• Eight Planets – Mercury, Venus, Earth, Mars, Jupiter, Saturn, Uranus and Neptune
• Inner Planets – Out of the eight planets, mercury, venus, earth and mars are called as the inner planets as they lie between the sun and the belt of asteroids
• Outer Planets – the other four planets are called the outer planets.
• Terrestrial Planets – Alternatively, the first four are called Terrestrial, meaning earth-like as they are made up of rock and metals, and have relatively high densities.
• Jovian Planets – The rest four are called Jovian or Gas Giant planets. Jovian means Jupiter like. Most of them are much larger than the terrestrial planets and have thick atmosphere, mostly of helium and hydrogen.
• The terrestrial planets were formed in the close vicinity of the parent star where it was too warm for gases to condense to solid particles. Jovian planets were formed at quite a distant location. The terrestrial planets are smaller and their lower gravity could not hold the escaping gases.
• All the planets were formed in the same period sometime about 4.6 billion years ago. Till recently (August 2006), Pluto was also considered a planet. However, in a meeting of the International Astronomical Union, a decision was taken that Pluto like other celestial objects (2003 UB313)discovered in recent past may be called ‘dwarf planet’. Some data regarding our solar system are given in the box below

The Moon

• The moon is the only natural satellite of the earth. Like the origin of the earth, there have been attempts to explain how the moon was formed.
• In 1838, Sir George Darwin suggested that initially, the earth and the moon formed a single rapidly rotating body. The whole mass became a dumb-bell-shaped body and eventually it broke.
• It was also suggested that the material forming the moon was separated from what we have at present the depression occupied by the Pacific Ocean. However, the present scientists do not accept either of the explanations.
• It is now generally believed that the formation of moon, as a satellite of the earth, is an outcome of ‘giant impact’ or what is described as “the big splat”. A body of the size of one to three times that of mars collided into the earth sometime shortly after the earth was formed. It blasted a large part of the earth into space. This portion of blasted material then continued to orbit the earth and eventually formed into the present moon about 4.44 billion years ago


• A small rocky body orbiting the sun is termed as asteroid. Large numbers of these, ranging enormously in size, are found etween the orbits of Mars and Jupiter, though some have more eccentric orbits. The asteroid is categorized by their spectra, with most falling into three basic groups: carbonaceous (C-type), silicate (S-type), and metal-rich (M-type).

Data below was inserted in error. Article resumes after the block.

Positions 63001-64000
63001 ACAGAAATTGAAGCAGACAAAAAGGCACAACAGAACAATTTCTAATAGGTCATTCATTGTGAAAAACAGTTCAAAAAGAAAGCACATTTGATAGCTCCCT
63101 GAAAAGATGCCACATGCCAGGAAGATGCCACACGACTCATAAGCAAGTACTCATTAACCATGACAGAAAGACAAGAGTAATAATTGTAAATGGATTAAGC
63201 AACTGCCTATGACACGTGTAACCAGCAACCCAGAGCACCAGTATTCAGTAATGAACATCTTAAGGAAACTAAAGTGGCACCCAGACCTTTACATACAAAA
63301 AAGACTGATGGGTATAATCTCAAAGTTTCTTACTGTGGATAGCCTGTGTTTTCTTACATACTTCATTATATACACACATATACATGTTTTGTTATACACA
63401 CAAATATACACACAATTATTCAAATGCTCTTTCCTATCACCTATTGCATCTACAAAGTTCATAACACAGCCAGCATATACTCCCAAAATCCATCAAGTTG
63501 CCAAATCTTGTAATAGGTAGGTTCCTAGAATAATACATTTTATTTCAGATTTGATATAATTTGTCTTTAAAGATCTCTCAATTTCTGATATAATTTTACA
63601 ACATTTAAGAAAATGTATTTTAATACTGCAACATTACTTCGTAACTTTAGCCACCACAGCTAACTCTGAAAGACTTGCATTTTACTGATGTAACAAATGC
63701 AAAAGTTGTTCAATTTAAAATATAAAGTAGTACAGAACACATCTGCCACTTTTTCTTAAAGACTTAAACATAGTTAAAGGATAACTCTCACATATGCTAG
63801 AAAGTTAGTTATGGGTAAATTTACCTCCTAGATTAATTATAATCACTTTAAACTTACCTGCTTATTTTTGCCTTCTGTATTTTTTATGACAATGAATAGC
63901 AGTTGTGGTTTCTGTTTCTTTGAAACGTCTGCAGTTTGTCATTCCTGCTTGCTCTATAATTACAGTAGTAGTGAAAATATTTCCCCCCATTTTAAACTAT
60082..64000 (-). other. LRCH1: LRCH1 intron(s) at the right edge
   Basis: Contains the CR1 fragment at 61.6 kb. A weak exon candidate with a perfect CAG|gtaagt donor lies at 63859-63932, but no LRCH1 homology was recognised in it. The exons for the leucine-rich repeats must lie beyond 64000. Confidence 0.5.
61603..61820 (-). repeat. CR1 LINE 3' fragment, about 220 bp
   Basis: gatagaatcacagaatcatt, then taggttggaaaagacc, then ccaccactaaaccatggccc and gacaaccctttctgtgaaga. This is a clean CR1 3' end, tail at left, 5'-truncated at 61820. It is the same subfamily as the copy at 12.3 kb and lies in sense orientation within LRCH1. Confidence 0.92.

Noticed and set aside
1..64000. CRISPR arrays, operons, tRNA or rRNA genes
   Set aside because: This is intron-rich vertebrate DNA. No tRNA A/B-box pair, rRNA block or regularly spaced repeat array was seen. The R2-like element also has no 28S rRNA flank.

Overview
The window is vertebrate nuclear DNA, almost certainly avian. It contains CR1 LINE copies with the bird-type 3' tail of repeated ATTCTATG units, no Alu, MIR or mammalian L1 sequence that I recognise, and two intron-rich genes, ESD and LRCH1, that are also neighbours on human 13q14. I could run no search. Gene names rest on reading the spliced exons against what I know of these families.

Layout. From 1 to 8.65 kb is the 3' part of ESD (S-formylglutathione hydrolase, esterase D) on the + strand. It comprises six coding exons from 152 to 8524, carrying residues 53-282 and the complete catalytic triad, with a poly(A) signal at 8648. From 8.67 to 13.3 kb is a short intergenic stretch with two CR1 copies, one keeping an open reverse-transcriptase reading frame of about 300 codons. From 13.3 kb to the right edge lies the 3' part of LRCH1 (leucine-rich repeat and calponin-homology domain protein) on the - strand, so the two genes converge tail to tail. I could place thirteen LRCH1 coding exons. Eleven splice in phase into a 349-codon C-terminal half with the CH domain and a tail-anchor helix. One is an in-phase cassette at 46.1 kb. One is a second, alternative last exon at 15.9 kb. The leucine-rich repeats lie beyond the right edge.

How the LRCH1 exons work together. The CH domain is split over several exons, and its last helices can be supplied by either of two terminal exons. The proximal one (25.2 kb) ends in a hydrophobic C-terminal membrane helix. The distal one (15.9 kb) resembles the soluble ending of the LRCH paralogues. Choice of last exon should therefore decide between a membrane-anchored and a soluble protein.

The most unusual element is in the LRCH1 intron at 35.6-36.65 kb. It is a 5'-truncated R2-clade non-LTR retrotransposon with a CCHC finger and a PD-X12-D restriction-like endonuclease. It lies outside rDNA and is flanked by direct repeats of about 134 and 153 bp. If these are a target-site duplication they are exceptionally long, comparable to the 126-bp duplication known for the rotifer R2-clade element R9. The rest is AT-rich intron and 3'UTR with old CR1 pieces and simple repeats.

• A meteoroid is a small rocky or metallic body travelling through space and range in size from small grains to 1 meter-wide objects. When it enters the atmosphere to become visible is called as a meteor. It is also known as “shooting star” or “falling star.” One can see nearly 20 million of meteors in a day. On an average nearly each day nearly one to two reaches Earth.

The rings of Saturn

• The rings are made up of countless small particles, ranging in size from micrometers to meters and orbit about Saturn.
They are most extensive planetary ring system of any planet in the Solar System. The ring particles are made almost entirely of water ice, with a trace component of rocky material. There is still no consensus as to their mechanism of formation; some features of the rings suggest a relatively recent origin, but theoretical models indicate they are likely to have formed early in the Solar System’s history.

Dwarf planet

• A dwarf Planet is a planetary-mass object that is neither a planet nor a natural satellite. It orbits the Sun, and is massive enough for its shape to be in hydrostatic equilibrium under its own gravity, but has not cleared the neighborhood around its orbit.
• The term dwarf planet was adopted in 2006. Currently, the International Astronomical Union (IAU) recognizes five dwarf planets: Ceres, Pluto, Haumea, Makemake, Seden and Eris.
• Pluto as dwarf planet Pluto is called a “dwarf planet.” A dwarf planet orbits the sun just like other planets, but it is smaller. A dwarf planet is so small it cannot clear other objects out of its path. Similarly, Pluto is in a region called the Kuiper (KY-per) Belt. Thousands of small, icy objects like Pluto are in the Kuiper Belt. The orbit of which Pluto follows takes 248 days to revolve round the sun once and its oval in nature. There are moments when it is nearest to the sun causing the ice present on the planet to melts. Pluto having about one-fifteenth the gravity of Earth, its atmospheres altitude rises more than any other planet